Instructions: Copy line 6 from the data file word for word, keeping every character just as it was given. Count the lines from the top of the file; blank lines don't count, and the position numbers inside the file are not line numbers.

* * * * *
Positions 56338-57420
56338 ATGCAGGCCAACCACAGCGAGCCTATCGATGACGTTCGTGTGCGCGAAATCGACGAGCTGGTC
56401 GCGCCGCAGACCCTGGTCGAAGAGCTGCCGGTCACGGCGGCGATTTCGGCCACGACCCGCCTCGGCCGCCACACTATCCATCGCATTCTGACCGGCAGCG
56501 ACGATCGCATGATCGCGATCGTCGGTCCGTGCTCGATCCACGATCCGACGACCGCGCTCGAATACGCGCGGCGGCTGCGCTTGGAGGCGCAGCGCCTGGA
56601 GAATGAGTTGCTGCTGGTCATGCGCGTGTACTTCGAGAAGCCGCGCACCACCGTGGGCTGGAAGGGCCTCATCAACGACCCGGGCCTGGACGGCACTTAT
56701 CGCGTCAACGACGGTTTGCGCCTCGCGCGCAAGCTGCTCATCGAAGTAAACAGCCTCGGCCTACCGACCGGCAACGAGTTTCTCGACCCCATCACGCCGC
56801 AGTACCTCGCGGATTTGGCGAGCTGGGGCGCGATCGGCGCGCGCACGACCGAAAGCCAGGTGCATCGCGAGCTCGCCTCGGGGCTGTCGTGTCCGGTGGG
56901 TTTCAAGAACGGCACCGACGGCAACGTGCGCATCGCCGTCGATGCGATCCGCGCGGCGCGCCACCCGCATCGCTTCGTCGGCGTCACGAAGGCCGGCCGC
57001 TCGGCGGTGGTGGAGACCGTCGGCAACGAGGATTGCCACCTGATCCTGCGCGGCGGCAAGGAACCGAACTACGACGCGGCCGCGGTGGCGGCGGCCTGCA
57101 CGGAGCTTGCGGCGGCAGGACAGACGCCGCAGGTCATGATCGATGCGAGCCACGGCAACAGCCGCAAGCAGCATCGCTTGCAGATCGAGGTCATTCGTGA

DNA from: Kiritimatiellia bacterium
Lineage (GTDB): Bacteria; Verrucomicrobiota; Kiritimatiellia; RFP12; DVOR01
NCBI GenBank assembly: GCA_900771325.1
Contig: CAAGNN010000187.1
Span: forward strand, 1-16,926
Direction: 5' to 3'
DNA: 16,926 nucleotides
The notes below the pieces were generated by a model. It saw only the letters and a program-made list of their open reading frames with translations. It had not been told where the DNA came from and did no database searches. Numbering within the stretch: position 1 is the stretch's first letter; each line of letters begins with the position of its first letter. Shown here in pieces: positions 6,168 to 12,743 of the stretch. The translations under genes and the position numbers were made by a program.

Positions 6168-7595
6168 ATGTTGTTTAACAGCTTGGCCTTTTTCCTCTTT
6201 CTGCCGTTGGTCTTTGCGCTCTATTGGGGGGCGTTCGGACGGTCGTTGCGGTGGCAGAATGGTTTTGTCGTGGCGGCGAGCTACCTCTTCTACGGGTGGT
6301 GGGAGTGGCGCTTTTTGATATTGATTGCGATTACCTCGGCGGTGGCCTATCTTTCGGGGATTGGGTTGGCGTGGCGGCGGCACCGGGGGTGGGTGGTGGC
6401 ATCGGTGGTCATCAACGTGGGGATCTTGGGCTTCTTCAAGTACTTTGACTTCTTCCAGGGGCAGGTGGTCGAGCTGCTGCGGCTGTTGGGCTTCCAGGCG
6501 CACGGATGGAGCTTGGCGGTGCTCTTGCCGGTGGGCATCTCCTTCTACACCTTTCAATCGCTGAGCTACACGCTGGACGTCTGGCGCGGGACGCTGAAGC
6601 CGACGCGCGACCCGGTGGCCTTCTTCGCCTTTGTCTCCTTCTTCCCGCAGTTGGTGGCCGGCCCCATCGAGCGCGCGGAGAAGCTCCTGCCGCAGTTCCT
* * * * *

56701 CGCGTCAACGACGGTTTGCGCCTCGCGCGCAAGCTGCTCATCGAAGTAAACAGCCTCGGCCTACCGACCGGCAACGAGTTTCTCGACCCCATCACGCCGC